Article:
|Linstead, Sir H. N.||Redmayne, M.||TELLERS FOR THE AYES:|
|Mr. Heath and Mr. Wills.|
|Ainsley, J. W.||Bellenger, Rt. Hon. F. J.||Bowles, F. G.|
|Albu, A. H.||Bence, C. R. (Dunbartonshire, E.)||Boyd, T. C.|
|Allaun, Frank (Salford, E.)||Benn, Hn. Wedgwood (Bristol, S. E.)||Braddock, Mrs. Elizabeth|
|Allen, Arthur (Bosworth)||Benson, G.||Brockway, A. F.|
|Allen, Scholefield (Crewe)||Beswick, Frank||Brown, Rt. Hon. George (Belper)|
|Awbery, S. S.||Blenkinsop, A.||Brown, Thomas (Ince)|
|Bacon, Miss Alice||Blyton, W. R.||Burton, Miss F. E.|
|Baird, J.||Boardman, H.||Butler, Herbert (Hackney, C.)|
|Balfour. A.||Bowden, H. W. (Leicester, S. W.)||Butler, Mrs. Joyce (Wood Green)|
|Callaghan, L. J.||Irving, Sydney (Dartford)||Pursey, Cmdr. H.|
|Carmichael, J.||Isaacs, Rt. Hon. G. A.||Randall, H. E.|
|Castle, Mrs. B. A.||Jay, Rt. Hon. D. P. T.||Rankin, John|
|Champion, A. J.||Jeger, Mrs. Lena(Holbn & St. Pncs. S.)||Redhead, E. C.|
|Chapman, W. D.||Jenkins, Roy (Stechford)||Reeves, J.|
|Chetwynd, G. R.||Johnston, Douglas (Paisley)||Reid, William|
|Clunie, J.||Jones, Rt. Hon. A. Creech(Wakefield)||Robens, Rt. Hon. A.|
|Coldrick, W.||Jones, Elwyn (W. Ham, S.)||Roberts, Albert (Normanton)|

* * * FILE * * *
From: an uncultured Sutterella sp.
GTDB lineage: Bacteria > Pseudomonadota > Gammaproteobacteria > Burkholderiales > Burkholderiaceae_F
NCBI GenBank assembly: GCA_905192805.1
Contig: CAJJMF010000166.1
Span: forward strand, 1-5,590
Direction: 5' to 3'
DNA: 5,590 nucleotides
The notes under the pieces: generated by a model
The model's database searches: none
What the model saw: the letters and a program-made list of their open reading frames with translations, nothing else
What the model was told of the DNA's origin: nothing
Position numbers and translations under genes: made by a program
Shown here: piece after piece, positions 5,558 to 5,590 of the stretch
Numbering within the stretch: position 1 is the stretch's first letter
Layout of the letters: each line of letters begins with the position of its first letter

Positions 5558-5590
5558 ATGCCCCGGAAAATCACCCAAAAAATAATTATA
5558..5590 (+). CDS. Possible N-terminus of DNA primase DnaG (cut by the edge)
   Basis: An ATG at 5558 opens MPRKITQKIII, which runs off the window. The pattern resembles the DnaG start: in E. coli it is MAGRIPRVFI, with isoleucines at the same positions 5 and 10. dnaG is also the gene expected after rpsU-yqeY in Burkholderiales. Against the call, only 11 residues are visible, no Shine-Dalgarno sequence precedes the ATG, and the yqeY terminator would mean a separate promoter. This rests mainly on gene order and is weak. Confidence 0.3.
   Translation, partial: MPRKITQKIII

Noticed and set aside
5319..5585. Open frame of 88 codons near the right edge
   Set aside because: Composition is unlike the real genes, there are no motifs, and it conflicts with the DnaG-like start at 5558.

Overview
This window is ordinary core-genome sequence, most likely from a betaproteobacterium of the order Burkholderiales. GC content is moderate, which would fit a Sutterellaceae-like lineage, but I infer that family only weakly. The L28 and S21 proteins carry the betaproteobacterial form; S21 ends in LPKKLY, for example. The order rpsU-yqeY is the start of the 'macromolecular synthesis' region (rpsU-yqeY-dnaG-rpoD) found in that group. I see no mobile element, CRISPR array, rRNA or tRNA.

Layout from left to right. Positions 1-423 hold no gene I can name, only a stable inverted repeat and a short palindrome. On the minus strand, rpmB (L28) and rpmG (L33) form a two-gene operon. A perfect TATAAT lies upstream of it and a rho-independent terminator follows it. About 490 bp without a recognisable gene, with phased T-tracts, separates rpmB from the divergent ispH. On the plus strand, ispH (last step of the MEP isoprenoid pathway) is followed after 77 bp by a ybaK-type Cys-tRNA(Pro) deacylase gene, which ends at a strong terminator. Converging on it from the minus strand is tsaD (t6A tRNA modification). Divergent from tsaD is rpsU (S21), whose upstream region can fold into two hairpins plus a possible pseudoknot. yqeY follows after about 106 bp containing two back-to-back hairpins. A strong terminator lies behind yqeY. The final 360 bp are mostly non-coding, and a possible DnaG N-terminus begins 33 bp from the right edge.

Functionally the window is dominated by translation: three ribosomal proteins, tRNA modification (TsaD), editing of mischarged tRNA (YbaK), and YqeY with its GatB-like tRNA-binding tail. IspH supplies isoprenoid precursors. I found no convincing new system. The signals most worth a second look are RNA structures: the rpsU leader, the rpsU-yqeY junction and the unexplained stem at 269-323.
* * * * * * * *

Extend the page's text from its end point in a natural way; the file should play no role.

|Collick, P. H. (Birkenhead)||Jones, Jack (Rotherham)||Roberts, Goronwy (Caernarvon)|
|Collins, V. J. (Shoreditch & Finsbury)||Jones, J. Idwal (Wrexham)||Robinson, Kenneth (St. Pancras, N.)|
|Corbet, Mrs. Freda||Jones, T. W. (Merioneth)||Rogers, George (Kensington, N.)|
|Cove, W. G.||Kenyon, C.||Ross, William|
|Craddock, George (Bradford, S.)||Key, Rt. Hon. C. W.||Royle, C.|
|Cronin, J. D.||King, Dr. H. M.||Shinwell, Rt. Hon. E.|
|Crossman, R. H. S.||Lawson, G. M.||Short, E. W.|
|Cullen, Mrs. A.||Ledger, R. J.||Shurmer, P. L. E.|
|Dalton, Rt. Hon. H.||Lee, Frederick (Newton)||Silverman, Julius (Aston)|
|Darling, George (Hillsborough)||Lee, Miss Jennie (Cannock)||Silverman, Sydney (Nelson)|
|Davies, Ernest (Enfield, E.)||Lever, Harold (Cheetham)||Simmons, C. J. (Brierley Hill)|
|Davies, Harold (Leek)||Lever, Leslie (Ardwick)||Skeffington, A. M.|
|Davies, Stephen (Merthyr)||Lewis, Arthur||Slater, Mrs. H. (Stoke, N.)|
|Deer, G.||Lindgren, G. S.||Slater, J. (Sedgefield)|
|de Freitas, Geoffrey||Lipton, Marcus||Smith, Ellis (Stoke, S.)|
|Delargy, H. J.||Logan, D. G.||Snow, J. W.|
|Dodds, N. N.||Mabon, Dr. J. Dickson||Sorensen, R. W.|
|Donnelly, D. L.||MacColl, J. E.||Soskice, Rt. Hon. Sir Frank|
|Dugdale, Rt. Hn. John (W. Brmwch)||MacDermot, Niall||Sparks, J. A.|
|Dye, S.||McGhee, H. G.||Steele, T.|
|Ede, Rt. Hon. J. C.||MoGovern, J.||Stewart, Michael (Fulham)|
|Edelman, M.||McKay, John (Wallsend)||Stokes, Rt. Hon. R. R. (Ipswich)|
|Edwards, Rt. Hon. John (Brighouse)||MacMillan, M. K. (Western Isles)||Stonehouse, John|